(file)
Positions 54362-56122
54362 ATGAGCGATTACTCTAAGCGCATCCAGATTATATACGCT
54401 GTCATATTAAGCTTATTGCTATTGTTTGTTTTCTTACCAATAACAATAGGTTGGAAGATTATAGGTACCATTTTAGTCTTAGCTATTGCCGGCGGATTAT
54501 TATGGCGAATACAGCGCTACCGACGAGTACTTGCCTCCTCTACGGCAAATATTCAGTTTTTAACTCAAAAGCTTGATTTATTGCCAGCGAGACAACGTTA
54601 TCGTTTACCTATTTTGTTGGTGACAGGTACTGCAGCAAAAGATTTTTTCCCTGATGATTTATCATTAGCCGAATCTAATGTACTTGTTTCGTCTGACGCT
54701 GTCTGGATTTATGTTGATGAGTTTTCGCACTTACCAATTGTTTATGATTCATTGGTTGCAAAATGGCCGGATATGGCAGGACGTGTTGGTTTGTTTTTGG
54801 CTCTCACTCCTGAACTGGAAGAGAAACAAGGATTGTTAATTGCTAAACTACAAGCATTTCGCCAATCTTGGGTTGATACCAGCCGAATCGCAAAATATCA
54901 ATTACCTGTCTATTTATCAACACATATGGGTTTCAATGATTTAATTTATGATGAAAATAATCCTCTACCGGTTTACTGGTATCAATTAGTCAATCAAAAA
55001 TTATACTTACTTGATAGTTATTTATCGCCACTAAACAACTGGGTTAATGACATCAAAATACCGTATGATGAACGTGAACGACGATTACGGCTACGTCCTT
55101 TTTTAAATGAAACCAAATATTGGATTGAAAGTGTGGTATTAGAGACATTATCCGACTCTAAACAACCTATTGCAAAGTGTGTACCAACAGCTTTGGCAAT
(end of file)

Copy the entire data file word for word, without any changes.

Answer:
Positions 54362-56122
54362 ATGAGCGATTACTCTAAGCGCATCCAGATTATATACGCT
54401 GTCATATTAAGCTTATTGCTATTGTTTGTTTTCTTACCAATAACAATAGGTTGGAAGATTATAGGTACCATTTTAGTCTTAGCTATTGCCGGCGGATTAT
54501 TATGGCGAATACAGCGCTACCGACGAGTACTTGCCTCCTCTACGGCAAATATTCAGTTTTTAACTCAAAAGCTTGATTTATTGCCAGCGAGACAACGTTA
54601 TCGTTTACCTATTTTGTTGGTGACAGGTACTGCAGCAAAAGATTTTTTCCCTGATGATTTATCATTAGCCGAATCTAATGTACTTGTTTCGTCTGACGCT
54701 GTCTGGATTTATGTTGATGAGTTTTCGCACTTACCAATTGTTTATGATTCATTGGTTGCAAAATGGCCGGATATGGCAGGACGTGTTGGTTTGTTTTTGG
54801 CTCTCACTCCTGAACTGGAAGAGAAACAAGGATTGTTAATTGCTAAACTACAAGCATTTCGCCAATCTTGGGTTGATACCAGCCGAATCGCAAAATATCA
54901 ATTACCTGTCTATTTATCAACACATATGGGTTTCAATGATTTAATTTATGATGAAAATAATCCTCTACCGGTTTACTGGTATCAATTAGTCAATCAAAAA
55001 TTATACTTACTTGATAGTTATTTATCGCCACTAAACAACTGGGTTAATGACATCAAAATACCGTATGATGAACGTGAACGACGATTACGGCTACGTCCTT
55101 TTTTAAATGAAACCAAATATTGGATTGAAAGTGTGGTATTAGAGACATTATCCGACTCTAAACAACCTATTGCAAAGTGTGTACCAACAGCTTTGGCAAT